In the legal system of Mauritius the Supreme Court is the highest court and is composed of the Court of Civil Appeal and the Court of Criminal Appeal, with a chief justice, a senior judge and 17 judges. They have unlimited jurisdiction to hear and determine any civil or criminal proceedings, and it has original jurisdiction in the interpretation of the constitution, and in the most serious criminal cases, when it sits with judge and jury.
The Intermediate Court and District Court are both magistrates’ courts located throughout the island with jurisdiction in civil and criminal cases. The Industrial (magistrates’) Court deals with employment issues. Appeals from lower courts are heard in the Civil or Criminal (Supreme) Appeal Court. The Privy Council in the UK is the final court of appeal.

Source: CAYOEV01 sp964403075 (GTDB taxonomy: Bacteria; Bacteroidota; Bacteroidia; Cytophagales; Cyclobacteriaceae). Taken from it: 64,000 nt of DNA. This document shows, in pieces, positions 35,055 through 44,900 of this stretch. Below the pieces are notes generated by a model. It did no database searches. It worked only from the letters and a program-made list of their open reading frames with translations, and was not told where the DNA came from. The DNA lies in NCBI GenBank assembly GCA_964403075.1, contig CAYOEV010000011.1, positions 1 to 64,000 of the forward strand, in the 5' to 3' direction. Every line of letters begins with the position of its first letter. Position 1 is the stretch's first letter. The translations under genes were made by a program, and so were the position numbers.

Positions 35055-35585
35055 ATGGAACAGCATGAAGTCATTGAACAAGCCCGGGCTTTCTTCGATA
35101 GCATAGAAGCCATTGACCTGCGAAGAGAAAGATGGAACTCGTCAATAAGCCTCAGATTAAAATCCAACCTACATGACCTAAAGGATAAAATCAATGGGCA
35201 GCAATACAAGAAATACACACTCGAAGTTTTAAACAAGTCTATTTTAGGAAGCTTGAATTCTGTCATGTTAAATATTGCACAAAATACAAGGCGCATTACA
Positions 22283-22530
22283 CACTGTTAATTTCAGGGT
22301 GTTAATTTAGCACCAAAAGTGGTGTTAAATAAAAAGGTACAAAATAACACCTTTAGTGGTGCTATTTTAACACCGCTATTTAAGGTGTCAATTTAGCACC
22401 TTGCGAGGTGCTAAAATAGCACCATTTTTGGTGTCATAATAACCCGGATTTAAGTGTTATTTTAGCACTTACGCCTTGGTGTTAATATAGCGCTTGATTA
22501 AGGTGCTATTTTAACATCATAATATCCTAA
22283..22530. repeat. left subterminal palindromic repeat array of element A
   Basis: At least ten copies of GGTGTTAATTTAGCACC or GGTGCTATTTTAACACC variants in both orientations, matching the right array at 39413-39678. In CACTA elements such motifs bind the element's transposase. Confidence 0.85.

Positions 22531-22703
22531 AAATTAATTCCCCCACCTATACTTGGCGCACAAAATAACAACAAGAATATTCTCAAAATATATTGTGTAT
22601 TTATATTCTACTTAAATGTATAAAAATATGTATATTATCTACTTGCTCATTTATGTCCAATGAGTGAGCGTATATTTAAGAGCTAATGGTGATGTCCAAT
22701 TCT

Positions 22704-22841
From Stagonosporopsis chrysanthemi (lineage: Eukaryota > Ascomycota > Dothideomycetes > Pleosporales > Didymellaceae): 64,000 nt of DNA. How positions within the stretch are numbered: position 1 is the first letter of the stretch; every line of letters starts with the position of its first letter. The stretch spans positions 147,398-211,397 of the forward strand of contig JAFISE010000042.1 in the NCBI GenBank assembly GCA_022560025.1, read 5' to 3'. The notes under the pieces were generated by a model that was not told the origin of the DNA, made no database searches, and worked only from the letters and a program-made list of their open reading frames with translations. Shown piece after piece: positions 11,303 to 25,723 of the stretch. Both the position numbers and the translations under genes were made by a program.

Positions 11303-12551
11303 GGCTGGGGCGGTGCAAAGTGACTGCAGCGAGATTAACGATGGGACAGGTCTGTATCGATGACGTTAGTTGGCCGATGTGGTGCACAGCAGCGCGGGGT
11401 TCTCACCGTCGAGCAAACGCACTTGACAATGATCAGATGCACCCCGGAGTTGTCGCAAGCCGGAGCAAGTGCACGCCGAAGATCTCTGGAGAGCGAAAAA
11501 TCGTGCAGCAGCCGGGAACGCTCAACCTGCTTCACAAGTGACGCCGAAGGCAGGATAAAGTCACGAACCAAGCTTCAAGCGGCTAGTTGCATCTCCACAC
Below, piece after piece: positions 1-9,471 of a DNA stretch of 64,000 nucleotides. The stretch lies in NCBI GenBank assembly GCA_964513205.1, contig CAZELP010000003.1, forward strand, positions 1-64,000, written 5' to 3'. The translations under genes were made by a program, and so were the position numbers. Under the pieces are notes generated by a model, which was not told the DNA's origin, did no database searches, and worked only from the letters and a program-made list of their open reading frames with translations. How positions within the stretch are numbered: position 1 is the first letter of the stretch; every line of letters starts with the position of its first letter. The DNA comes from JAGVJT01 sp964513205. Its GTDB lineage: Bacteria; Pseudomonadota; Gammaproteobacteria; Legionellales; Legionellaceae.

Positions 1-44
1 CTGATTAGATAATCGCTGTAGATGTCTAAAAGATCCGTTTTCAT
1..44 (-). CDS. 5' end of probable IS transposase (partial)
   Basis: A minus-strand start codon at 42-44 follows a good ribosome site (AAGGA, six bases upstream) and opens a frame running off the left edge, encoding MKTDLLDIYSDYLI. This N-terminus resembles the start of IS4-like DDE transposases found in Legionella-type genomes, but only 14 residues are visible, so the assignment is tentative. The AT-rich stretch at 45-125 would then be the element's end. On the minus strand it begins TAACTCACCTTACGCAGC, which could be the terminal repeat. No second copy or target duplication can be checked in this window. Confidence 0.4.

The Republic of Mauritius acquired its autonomy from Great Britain in 1968 and became a republic in 1992, however Mauritius remains a member of the Commonwealth.
Due to its colonial roots, Mauritius acquired a unique legal structure that is a hybrid based system combining the French Napoleonic Code, with civil and criminal court proceedings modelled on British practice. This system resulted from the British concession to leave the French laws intact when they took possession of the island, but as English judges preferred to use the English court procedures with which they were more familiar, over time, English laws gradually grafted themselves onto French laws, and superseded some.